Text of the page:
The environment is at breaking point. The UN says we have 12 years to keep global temperatures under 1.5C, otherwise things will go very badly wrong: intensified floods, droughts and extreme heat with severe effects for the poorest of the world’s population.
But how have we got here? Well, mostly because of the mind-boggling amounts of fossil fuels we consume, our use of them embedded in both the global economy and tasks in our everyday life, like driving a car and turning on a light bulb. They are, by a long way, the main reason for global warming.
Simon Pirani, author of the book Burning Up: A Global History of Fossil Fuel Consumption, is an expert on the subject. We talked to him about the all-powerful car lobby, failed attempts at international cooperation and who we should look to for inspiration in the fight against climate change.
The interview has been edited for length and clarity.
VICE: We are often told to think primarily about what we as individuals can do to cut our emissions, say by either not eating meat or using electricity in the house. Can they be effective?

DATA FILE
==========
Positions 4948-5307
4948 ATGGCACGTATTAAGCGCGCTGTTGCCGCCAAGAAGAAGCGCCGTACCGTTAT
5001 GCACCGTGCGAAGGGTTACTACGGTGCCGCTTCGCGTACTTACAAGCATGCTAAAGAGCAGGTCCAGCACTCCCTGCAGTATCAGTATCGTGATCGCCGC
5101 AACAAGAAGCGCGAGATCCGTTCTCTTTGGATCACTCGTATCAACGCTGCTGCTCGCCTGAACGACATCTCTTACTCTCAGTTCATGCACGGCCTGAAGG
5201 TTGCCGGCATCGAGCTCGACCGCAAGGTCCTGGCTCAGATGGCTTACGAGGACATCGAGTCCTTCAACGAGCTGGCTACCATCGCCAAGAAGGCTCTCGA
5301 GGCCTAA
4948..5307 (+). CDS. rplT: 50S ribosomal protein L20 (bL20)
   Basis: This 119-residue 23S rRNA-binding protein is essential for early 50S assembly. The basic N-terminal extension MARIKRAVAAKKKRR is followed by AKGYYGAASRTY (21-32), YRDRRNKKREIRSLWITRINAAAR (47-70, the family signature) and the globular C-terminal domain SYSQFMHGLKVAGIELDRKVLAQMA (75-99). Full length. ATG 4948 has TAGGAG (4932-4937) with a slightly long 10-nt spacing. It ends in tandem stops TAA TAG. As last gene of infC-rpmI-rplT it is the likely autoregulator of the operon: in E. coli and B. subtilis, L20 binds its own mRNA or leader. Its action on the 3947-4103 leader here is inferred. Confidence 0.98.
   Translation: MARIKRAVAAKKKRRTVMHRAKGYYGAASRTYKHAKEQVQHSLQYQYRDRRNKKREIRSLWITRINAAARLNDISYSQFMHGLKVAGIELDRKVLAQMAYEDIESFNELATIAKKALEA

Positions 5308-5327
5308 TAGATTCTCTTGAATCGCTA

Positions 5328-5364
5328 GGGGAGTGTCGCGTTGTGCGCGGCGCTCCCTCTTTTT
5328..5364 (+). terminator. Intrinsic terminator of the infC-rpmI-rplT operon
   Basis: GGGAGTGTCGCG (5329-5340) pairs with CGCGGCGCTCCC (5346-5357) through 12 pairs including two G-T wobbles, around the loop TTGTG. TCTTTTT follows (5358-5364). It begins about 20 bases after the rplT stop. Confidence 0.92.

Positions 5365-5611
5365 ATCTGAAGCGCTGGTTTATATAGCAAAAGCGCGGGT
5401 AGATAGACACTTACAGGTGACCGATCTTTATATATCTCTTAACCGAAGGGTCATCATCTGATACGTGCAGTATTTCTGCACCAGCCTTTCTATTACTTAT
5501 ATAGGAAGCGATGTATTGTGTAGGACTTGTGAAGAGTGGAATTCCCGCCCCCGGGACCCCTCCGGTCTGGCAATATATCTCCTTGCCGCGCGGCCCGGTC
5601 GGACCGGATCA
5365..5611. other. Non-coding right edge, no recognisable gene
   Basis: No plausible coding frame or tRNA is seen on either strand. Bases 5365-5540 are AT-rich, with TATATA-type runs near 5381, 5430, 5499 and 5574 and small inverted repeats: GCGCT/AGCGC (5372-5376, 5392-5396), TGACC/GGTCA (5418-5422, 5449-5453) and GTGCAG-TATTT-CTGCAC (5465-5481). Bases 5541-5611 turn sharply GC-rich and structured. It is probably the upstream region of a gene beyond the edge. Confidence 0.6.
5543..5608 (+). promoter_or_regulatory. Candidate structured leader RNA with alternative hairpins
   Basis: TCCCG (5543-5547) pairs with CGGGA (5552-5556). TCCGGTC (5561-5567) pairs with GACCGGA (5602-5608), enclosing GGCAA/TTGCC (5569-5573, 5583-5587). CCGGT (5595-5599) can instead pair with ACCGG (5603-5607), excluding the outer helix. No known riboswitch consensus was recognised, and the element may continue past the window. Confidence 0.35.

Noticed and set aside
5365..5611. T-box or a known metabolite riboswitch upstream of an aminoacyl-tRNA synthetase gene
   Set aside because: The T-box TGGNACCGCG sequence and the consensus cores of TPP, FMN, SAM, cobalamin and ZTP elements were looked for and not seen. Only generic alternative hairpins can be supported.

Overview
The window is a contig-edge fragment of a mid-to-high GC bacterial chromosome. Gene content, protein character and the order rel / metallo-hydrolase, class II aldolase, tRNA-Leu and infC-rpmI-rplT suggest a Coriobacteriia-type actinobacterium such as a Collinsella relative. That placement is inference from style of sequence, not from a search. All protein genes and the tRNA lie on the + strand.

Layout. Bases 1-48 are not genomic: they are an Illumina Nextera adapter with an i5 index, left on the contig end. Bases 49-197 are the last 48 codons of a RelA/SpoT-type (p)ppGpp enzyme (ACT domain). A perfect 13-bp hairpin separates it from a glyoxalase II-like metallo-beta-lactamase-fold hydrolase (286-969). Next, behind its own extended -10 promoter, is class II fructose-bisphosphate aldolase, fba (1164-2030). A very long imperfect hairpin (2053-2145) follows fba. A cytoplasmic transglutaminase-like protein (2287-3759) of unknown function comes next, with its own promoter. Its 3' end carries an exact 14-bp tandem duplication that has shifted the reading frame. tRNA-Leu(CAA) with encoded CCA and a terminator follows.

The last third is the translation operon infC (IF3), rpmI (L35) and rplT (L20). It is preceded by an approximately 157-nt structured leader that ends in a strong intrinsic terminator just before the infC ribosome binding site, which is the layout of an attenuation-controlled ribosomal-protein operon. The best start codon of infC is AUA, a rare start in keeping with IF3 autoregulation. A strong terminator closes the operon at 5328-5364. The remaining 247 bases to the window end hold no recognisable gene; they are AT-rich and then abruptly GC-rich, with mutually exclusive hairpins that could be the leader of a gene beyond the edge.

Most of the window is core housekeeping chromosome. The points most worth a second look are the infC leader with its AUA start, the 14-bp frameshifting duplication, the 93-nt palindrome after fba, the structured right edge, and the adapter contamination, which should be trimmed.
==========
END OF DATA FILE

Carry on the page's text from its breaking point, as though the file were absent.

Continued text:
Simon Pirani: No, they can’t. The whole of society needs to react to this problem, and insofar as power and wealth is distributed in the way that it is, it is difficult to see how that will happen.
So don't bother going vegan?
I wouldn't want to say that eating meat is irrelevant. Eating meat is an incredibly resource-intensive way of getting protein into the body. We live in a world where there are a billion-and-a-half people who are undernourished. And there are also 800 million people who are obese, so there are lots of people out there who could do with eating less meat.
But to imagine the solution to climate change is to advance some sort of moral imperatives imploring people to change their diets is to start from the wrong end; it is to start from the individual. In fact, fossil fuels are consumed through technological systems like electricity networks and infrastructure which are embedded in a social and economic system.
Those of us old enough will remember that in the 1980s there were huge hopes that this networked technology would result in a reduction of fossil fuel use. The thought was that we would stay at home and network with each other on computers, and we wouldn’t all have to get in our cars and travel to work. Of course, it hasn’t worked out that way. The internet uses more electricity globally than India consumes for everything. Not only can we look up the football results, but we can also purchase more commodities, which is an incredibly fuel-intensive phenomenon. My point really is that it need not have been that way. Technologies can develop in one direction or another direction.
What about, say, taking public transport rather than driving a car?